Rhabdomyolysis is etiologically heterogeneous, most cases being apparently the result of acquired causes, such as mechanical or vascular damage.
Recurrent rhabdomyolysis preceded by exercise or infection is more likely to have an underlying metabolic defect,and strategic diagnostic procedures are warranted.
History and physical examination are likely to identify the acquired and drug-related forms.
However, one has to bear in mind that sometimes myoglobinuria with episodes of dark urine is ignored, and pronounced muscle pain after only light exercise is not considered as a sign of disease.
Screening for metabolic disorders (carnitine profile, amino acids, tandem mass spectrometry) may point in specific directions.
Muscle biopsy for histologic and biochemical analysis should be performed.
However, in a significant proportion of individuals, no cause of rhabdomyolysis can be identified.
Acquired causes of rhabdomyolysis
Excessive use of muscle force (e.g., sports, seizures, dystonia)
Muscle damage (e.g., crush, cold, ischemia, embolism)
Inflammatory myopathies (polymyositis, vasculitis)
Drug-related cases of rhabdomyolysis
- Induction of an autoimmune reaction (e.g., cyclosporine, penicillamine)
- Hypokalemia (amphotericin, caffeine)
- Membrane disruption (cimetidin, colchicine)
- Disturbance of Na/K ATPase (antidepressants, arsen, azathioprin, bezafibrates)
- Neuroleptic syndrome (all neuroleptics, lithium)
- Serotonergic syndrome (amphetamines, MAO-inhibitor, SSRI)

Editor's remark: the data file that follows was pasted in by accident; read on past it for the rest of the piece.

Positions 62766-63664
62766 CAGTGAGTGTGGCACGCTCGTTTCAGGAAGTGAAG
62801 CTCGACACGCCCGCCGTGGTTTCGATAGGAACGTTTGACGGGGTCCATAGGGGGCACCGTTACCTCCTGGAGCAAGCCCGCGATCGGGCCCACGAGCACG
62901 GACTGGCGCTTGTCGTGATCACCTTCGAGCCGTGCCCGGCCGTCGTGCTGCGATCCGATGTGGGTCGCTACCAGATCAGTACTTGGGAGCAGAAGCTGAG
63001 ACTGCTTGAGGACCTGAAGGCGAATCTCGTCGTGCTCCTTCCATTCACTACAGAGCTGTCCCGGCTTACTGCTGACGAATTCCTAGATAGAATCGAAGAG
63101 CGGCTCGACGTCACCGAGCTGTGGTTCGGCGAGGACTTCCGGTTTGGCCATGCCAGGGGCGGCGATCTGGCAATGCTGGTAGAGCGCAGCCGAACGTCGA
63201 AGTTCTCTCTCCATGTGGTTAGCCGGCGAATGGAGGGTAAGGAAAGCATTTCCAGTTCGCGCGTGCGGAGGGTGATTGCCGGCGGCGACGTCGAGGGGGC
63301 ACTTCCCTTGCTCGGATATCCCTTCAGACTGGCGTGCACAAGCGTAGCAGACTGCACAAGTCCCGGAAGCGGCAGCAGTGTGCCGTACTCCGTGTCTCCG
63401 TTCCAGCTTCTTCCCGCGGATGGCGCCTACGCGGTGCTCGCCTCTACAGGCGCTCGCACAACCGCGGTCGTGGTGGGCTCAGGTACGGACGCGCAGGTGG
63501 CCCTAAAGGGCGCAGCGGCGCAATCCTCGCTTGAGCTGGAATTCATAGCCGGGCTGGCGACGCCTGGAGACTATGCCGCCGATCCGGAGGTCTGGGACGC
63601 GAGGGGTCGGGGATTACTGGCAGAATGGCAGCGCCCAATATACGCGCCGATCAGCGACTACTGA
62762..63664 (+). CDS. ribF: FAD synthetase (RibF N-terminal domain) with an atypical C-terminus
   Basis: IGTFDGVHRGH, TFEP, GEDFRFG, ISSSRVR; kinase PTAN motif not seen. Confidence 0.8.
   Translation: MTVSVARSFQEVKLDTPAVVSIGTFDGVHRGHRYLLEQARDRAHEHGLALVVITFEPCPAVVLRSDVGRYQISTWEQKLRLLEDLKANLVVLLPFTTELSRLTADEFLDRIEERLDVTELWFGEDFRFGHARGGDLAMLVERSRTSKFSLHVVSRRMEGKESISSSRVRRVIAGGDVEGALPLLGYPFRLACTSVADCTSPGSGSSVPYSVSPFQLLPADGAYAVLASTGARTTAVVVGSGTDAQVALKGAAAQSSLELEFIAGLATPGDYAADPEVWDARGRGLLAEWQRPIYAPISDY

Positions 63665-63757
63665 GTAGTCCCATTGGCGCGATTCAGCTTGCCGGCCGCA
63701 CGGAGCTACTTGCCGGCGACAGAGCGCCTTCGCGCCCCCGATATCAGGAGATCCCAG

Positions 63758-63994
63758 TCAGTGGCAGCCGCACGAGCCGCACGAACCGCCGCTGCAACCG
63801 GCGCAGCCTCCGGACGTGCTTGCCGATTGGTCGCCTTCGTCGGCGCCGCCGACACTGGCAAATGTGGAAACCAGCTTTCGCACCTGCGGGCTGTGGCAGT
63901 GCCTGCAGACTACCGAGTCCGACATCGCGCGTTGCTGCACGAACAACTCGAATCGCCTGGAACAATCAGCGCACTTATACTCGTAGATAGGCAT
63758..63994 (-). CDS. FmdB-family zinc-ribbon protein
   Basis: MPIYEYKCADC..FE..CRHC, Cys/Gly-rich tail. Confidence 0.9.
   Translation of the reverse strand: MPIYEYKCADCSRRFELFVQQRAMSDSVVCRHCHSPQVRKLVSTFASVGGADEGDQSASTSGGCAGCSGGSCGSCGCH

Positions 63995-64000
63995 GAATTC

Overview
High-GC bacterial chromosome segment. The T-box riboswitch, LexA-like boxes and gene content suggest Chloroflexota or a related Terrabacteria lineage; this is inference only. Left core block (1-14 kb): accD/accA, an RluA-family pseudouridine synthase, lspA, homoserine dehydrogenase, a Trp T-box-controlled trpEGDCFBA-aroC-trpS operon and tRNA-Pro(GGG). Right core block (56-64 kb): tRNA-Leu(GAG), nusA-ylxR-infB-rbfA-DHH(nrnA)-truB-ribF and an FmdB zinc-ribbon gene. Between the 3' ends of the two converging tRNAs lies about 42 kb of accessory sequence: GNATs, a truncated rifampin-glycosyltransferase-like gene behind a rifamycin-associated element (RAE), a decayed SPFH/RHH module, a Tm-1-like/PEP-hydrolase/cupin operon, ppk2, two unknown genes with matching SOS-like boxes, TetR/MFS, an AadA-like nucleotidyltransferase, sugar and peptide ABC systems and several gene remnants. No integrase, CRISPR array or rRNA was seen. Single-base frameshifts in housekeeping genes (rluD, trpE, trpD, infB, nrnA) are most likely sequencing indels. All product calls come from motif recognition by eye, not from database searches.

Metabolic-toxic causes of rhabdomyolysis
Defects of glucose/glycogen metabolism (e.g., McArdle disease, Tarui disease).
Deficiencies of the six enzymes involved in glycogen breakdown (phosphorylase, phosphorylase kinase, phosphofructokinase, phosphoglycerate kinase, phosphyglycerate mutase, lactate dehydrogenase) result in exercise intolerance and recurrent rhabdomyolysis.
Defects of lipid metabolism (carnitine deficiency).
Mitochondrial β-oxidation of long-chain fatty acids is a major source of energy production, particularly at times of stress or fasting.
Skeletal muscle can use carbohydrates or lipids as fuel, depending on the degree of activity.
At rest or during prolonged low-intensity exercise, about 70% of the energy requirement is met by the oxidation of long-chain fatty acids.
Two defects of lipid metabolism primarily affecting the skeletal muscle are known: carnitine palmitoyltransferase II deficiency and primary carnitine deficiency characterized by progressive proximal weakness and cardiomyopathy.
Defects of oxidative phosphorylation (complex II deficiency, complex III defect, cytochrome c oxidase deficiency)
Dystrophinopathies (Duchenne muscular dystrophy,Becker muscular dystrophy)